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Calculator: How Much Does Teacher Turnover Cost You?

Professional Growth

Of all the districts facing a teacher shortage, 34% say it’s because they have an issue with teacher turnover. You know what that means: you have to go searching for new talent each year.

In fact, every year, 16% of all teachers leave their school (and new teachers and EL teachers are twice as likely to leave!). [1] Half leave the teaching profession entirely, half go to another school.

That doesn’t just mean extra time-consuming work to advertise, screen candidates, conduct interviews, hire and onboard new teachers. This issue can hit your budget — hard.

Just how hard? We’ve put together a handy calculator to help you put a dollar figure on how much you could save if you increased teacher retention.

Get a handle on how much turnover costs you each year.

1. How Many Teachers?

How many teachers work in your school or district? Enter your numbers in the fields below.

How many teachers leave your school or district each year? If you don’t know, enter your best estimate.

2. Cost of Hiring


How much do you spend on recruiting per teaching position? (Advertising on job boards, flyers, attending/traveling to job fairs, etc.)


How much do you spend on processing and onboarding each new teacher?

How much is your signing bonus for new teachers? If there is no signing bonus, enter zero.

Your Results

Your school system’s retention rate is:

Every year, turnover costs your school system:

How Much Could You Save?

If you increased your retention rate by…
1%  you would save    every year.
3%  you would save    every year.
5%  you would save    every year.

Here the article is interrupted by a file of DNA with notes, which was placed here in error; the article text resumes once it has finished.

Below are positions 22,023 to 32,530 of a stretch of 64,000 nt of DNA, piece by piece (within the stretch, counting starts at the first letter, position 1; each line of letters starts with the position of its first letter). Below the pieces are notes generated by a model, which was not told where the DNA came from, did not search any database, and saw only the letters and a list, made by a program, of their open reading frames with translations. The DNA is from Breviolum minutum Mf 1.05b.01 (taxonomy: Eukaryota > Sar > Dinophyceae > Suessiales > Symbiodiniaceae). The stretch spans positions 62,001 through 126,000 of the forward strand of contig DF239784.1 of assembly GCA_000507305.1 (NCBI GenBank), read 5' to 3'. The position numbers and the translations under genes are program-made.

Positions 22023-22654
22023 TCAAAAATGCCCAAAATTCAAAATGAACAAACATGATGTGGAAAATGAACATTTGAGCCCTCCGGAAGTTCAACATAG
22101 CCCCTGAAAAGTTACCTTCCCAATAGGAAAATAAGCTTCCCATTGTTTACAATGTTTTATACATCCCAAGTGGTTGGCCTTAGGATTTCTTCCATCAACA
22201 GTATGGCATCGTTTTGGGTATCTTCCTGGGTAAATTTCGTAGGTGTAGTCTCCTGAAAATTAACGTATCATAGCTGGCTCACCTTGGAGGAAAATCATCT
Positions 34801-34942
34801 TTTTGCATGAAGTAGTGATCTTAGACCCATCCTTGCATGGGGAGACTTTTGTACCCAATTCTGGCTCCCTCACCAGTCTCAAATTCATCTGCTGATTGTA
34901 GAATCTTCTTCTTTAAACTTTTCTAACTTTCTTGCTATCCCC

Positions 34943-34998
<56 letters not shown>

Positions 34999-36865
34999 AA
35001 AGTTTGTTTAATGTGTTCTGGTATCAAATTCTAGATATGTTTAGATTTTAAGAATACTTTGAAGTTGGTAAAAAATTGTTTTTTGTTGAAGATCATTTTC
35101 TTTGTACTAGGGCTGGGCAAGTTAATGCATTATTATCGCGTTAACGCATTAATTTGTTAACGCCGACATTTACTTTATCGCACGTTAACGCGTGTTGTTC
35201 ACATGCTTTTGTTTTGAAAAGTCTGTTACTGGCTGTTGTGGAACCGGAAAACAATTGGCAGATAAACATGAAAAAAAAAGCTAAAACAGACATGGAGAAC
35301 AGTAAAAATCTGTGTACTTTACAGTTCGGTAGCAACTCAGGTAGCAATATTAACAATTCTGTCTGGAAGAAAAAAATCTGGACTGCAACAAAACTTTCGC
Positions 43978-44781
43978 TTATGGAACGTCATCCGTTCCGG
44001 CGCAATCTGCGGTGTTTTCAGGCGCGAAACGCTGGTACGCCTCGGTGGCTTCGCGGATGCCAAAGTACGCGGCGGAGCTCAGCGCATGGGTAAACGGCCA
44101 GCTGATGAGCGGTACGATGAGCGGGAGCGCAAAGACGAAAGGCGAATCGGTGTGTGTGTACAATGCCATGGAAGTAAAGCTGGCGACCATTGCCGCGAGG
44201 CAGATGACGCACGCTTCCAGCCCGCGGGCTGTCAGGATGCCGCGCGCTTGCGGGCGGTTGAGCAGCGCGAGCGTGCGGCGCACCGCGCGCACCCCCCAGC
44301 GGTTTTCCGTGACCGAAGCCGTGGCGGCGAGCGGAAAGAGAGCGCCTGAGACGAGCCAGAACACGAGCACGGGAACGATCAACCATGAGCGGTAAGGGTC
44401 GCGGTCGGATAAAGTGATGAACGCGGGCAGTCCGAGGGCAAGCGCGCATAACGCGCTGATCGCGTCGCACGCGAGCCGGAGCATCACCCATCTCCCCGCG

10%  you would save    every year.

*Auto-filled figures are based on estimates from the National Commission on Teaching & America’s Future

Supportive Leadership Reduces Teacher Turnover

A 2012 study found that school and district leadership is one of the biggest factors in teacher retention: 68% of teachers said that supportive leadership is crucial to their decision to stay at a given school.

Other factors they said were important? Professional development that is relevant to personal and school goals, providing time for teachers to collaborate with each other, and evaluations based on multiple measures.

We’ve put together a page full of resources: articles, eBooks, podcasts, polls and quizzes, and case studies. They’re all designed to spark ideas and conversations among you and your staff as you invest in their continual growth.

Get Resources for Continuous Improvement  

[1] Sutcher, L., Darling-Hammond, L., & Carver-Thomas, D. (2016). A coming crisis in teaching? Teacher supply, demand, and shortages in the U.S.. Palo Alto, CA: Learning Policy Institute

Ryan Estes

Ryan is managing editor for the global award-winning creative team at Frontline Education. He spends his time writing, podcasting, and creating content for leaders in K-12 education.